Royal Maca

Royal Maca™ is a product of Whole World Botanicals

Maca (Lepidium Peruvianum Chacon)

Maca is a root plant and a member of the cruciferous family, native to Peru. It is both a food and a medicine and is eaten by native peoples of the highlands of Peru of all ages - from three year olds to the elderly. It looks something like a small turnip, either cream-colored or purple when it is harvested. Our Royal Maca™ is the only maca sold which is guaranteed to have been grown without pestcides or chemical fertilizers. It is rich in calcium, magnesium, phosphorous and iron, and contains trace minerals, including zinc, iodine, copper, selenium, bismuth, manganese and silica, as well as B vitamins. It also contains four alkaloids proven in scientific investigation to nourish the endocrine glands, including the reproductive system of men and women.

Maca has adaptogen qualities, that is, its effects are appropriate to the age and sex of the person using it. It has a long list of uses because of its broad range of nutritional and medicinal properties discovered by both Indians of the Peruvian highlands in ancient times and by contemporary populations and naturopathic physicians. Some examples: revitalizes men and women of middle and older age both mentally and physically, helps older men maintain sexual functioning; assists in human conception; helps maintain menopausal hormonal balance, reduces stress and boosts energy levels,, and is being used as an adjuvant therapy for chronic fatigue.

Where does Maca grow?  It grows at an altitude of between 13,000 and 14,500 feet above sea level in the high Andean plateaus of Peru, a cold, oxygen-poor environment with high winds and harsh sunlight. No other food plant exists in the world which will grow at so high an altitude. But the soil of these high plateaus are extremely rich in minerals, which accounts for the high level of trace minerals found in maca. Some of the Quechua-speaking Peruvian Indians who grow maca, still grow it in the traditional way, using no pesticides and a long fallow period before replanting,with only the natural fertilizer provided by their animals.

Indians of all ages who live in the high Andes eat maca, along with quinoa and amaranth and other crops of exceptional nutritional value. The earliest archeological evidence for the growing of maca for human consumption dates back to approximately 8,000 B.C. During the establishment of the Inca Empire, the Inca king prohibited the native peoples he conquered from trading maca, demanding that the entire maca crop be given in tribute to the royal family. Several different Spanish Chronicles mention maca. In 1653 Bernabe Cobo wrote: "Half of the Indians [of Peru] have no other bread," [other than maca]. Maca was also endowed with certain mystical properties and has been found in tombs. Today the natives of the high Andes perform ceremonies to Pachamama - Mother Earth, in which maca is offered to the mountain in gratitude for blessings received. Native healers prescribe maca for improving pulmonary function, curing rheumatism, arthritis, respiratory and fertility problems, and it is also used to ease menopausal and postmenopausal symptoms and to increase energy, thyroid and pancreatic balance and sexual vitality in both women and men. In the last decade, the use of maca has spread to urban areas in Peru and to parts of Europe, as its qualities become known.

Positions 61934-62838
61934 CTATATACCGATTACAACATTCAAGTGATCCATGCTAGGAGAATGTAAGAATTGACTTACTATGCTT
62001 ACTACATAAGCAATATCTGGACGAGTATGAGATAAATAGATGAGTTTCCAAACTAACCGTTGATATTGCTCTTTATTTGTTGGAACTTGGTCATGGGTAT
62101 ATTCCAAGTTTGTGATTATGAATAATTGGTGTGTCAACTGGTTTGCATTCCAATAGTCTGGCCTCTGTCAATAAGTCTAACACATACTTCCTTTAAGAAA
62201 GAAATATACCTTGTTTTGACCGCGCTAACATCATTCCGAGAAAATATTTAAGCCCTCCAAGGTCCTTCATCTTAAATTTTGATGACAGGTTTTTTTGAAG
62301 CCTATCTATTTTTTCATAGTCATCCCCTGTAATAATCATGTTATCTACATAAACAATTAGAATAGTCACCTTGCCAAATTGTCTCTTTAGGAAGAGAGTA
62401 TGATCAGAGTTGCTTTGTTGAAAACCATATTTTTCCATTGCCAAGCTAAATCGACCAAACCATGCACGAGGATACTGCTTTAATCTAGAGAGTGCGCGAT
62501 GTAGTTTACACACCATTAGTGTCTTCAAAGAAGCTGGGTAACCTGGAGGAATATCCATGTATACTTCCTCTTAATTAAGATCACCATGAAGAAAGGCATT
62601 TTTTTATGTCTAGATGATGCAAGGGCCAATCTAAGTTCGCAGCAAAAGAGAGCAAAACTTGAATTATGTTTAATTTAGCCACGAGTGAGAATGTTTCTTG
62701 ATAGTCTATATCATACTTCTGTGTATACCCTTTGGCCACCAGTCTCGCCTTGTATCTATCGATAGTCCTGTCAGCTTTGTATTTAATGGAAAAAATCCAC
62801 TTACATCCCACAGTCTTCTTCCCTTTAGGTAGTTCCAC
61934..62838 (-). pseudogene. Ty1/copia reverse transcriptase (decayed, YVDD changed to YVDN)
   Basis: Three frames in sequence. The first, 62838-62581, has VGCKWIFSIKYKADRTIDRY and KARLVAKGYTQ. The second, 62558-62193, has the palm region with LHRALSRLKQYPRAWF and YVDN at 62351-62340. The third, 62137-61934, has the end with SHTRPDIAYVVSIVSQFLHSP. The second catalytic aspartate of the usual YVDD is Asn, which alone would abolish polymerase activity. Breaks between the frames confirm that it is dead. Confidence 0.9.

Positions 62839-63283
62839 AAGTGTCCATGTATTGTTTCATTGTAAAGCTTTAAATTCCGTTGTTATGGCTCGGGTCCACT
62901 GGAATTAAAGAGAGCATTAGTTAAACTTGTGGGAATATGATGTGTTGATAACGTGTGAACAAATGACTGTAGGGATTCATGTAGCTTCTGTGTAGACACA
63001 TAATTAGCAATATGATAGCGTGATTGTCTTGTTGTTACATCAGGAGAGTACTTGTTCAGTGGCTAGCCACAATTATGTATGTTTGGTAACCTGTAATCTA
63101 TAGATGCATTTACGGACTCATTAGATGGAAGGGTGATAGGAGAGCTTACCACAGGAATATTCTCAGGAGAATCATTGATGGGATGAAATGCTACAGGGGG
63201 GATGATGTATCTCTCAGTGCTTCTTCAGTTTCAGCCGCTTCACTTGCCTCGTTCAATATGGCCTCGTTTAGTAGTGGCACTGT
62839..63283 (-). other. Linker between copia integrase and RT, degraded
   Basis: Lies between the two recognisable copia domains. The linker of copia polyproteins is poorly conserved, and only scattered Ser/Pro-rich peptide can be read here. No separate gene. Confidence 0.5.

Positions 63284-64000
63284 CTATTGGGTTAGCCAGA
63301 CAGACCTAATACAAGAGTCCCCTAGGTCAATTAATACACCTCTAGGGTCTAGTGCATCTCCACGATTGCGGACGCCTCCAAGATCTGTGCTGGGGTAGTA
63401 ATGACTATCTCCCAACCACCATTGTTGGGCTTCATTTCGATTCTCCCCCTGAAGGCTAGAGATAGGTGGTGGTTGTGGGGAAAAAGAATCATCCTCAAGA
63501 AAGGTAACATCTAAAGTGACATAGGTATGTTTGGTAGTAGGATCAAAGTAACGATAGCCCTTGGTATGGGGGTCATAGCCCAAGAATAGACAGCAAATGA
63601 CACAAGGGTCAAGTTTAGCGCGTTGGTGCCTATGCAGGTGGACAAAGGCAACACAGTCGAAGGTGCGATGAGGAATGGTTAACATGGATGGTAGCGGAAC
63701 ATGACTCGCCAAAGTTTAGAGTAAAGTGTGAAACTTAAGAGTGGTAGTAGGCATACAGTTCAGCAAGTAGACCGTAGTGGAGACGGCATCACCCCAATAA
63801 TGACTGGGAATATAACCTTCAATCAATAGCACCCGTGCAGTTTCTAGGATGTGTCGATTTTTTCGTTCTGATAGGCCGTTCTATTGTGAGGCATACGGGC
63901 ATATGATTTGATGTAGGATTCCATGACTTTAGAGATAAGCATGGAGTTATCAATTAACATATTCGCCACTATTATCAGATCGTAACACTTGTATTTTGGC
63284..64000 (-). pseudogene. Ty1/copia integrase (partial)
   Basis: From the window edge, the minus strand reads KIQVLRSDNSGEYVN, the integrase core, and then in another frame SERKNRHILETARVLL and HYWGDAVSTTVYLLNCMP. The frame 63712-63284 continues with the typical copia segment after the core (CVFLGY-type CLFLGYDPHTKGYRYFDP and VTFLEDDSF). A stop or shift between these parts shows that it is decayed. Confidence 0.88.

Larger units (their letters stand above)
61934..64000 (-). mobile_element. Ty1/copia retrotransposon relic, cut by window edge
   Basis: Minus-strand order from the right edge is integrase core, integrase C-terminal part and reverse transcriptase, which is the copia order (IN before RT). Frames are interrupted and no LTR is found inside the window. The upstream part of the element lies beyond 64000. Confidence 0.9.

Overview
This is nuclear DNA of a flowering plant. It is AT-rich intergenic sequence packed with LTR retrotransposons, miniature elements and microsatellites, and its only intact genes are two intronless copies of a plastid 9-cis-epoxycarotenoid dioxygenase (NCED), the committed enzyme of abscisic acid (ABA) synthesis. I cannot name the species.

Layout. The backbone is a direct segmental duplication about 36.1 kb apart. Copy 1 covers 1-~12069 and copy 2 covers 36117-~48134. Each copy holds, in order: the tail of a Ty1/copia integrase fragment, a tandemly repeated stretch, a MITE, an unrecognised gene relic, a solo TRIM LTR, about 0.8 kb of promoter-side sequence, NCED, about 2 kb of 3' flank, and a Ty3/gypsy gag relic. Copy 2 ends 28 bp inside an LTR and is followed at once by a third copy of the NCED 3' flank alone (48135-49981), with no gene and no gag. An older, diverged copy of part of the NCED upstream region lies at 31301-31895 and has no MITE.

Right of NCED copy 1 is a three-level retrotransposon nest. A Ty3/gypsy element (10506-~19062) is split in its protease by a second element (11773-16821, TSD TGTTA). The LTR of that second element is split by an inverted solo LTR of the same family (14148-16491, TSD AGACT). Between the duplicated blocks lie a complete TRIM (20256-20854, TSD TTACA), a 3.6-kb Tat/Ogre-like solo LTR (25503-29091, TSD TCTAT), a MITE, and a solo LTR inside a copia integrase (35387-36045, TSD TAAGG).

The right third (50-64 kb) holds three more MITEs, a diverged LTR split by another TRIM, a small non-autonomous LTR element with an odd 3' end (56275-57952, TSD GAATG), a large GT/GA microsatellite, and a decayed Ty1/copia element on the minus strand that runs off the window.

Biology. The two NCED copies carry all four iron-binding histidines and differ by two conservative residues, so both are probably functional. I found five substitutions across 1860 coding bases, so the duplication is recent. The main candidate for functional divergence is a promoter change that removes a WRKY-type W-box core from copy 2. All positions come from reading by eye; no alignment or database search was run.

The fertility powers of maca are prized by young couples in the Peruvian highlands. Young women and men who fail to conceive a child eat maca on a regular basis until conception occurs. At the very high altitudes at which they live, conception is often difficult. In fact, after the Spanish Conquest, when Spaniards went to Cusco to live, it was several years before the first Spanish baby was born. The tonic qualities of maca have helped the native population to thrive in the oxygen- poor environment of the high plateau in which they live. It is energizing both mentally and physically, on account both of its mineral content, and the alkeloids it contains.

Has it been scientifically studied?  Its valuable qualities have only been discovered by scientists in the last thirty years. Dr. Gloria Chacon isolated the four alkaloids which maca contains in 1990 and injected them into rats. In this way, she learned that it was the alkaloids which were responsible for the hormonal changes in the reproductive systems of both male and female rats. Dr. Chacon's research revealed that the alkaloids in maca act on the hypothalamus and the pituitary gland which together help regulate the endocrine glands, including the adrenals, the thyroid, the ovaries, and the testes by releasing higher levels of precursor hormones.
Although human populations have eaten maca for more than 10,000 years, according to archeologists who have found evidence for the domestication of maca since about 8,000 B.C., the knowledge of the positive effects of eating maca gradually died out with the Spanish Conquest, except among those people living at the very highest altitude of Peru, where maca grows. These millenia of safe and effective human use (native women eating maca have a very low rate of breast cancer) has recently been supplemented by scientific studies.

Medical doctors who are naturopaths practicing in Lima, Peru, have been accumulating a body of clinical information on the effectiveness of maca for a variety of physical conditions which affect contemporary urban populations, including chronic fatigue (CFS), stress, depression, candida, and immune deficiency. These doctors also prescribe maca for the tonification of the reproductive system in climacteric men and menopausal women, and the revitalization (increase in energy levels and muscle strength, improved thyroid and pancreatic functioning) of the elderly population and those with some kinds of chronic illnesses, including arthritis.

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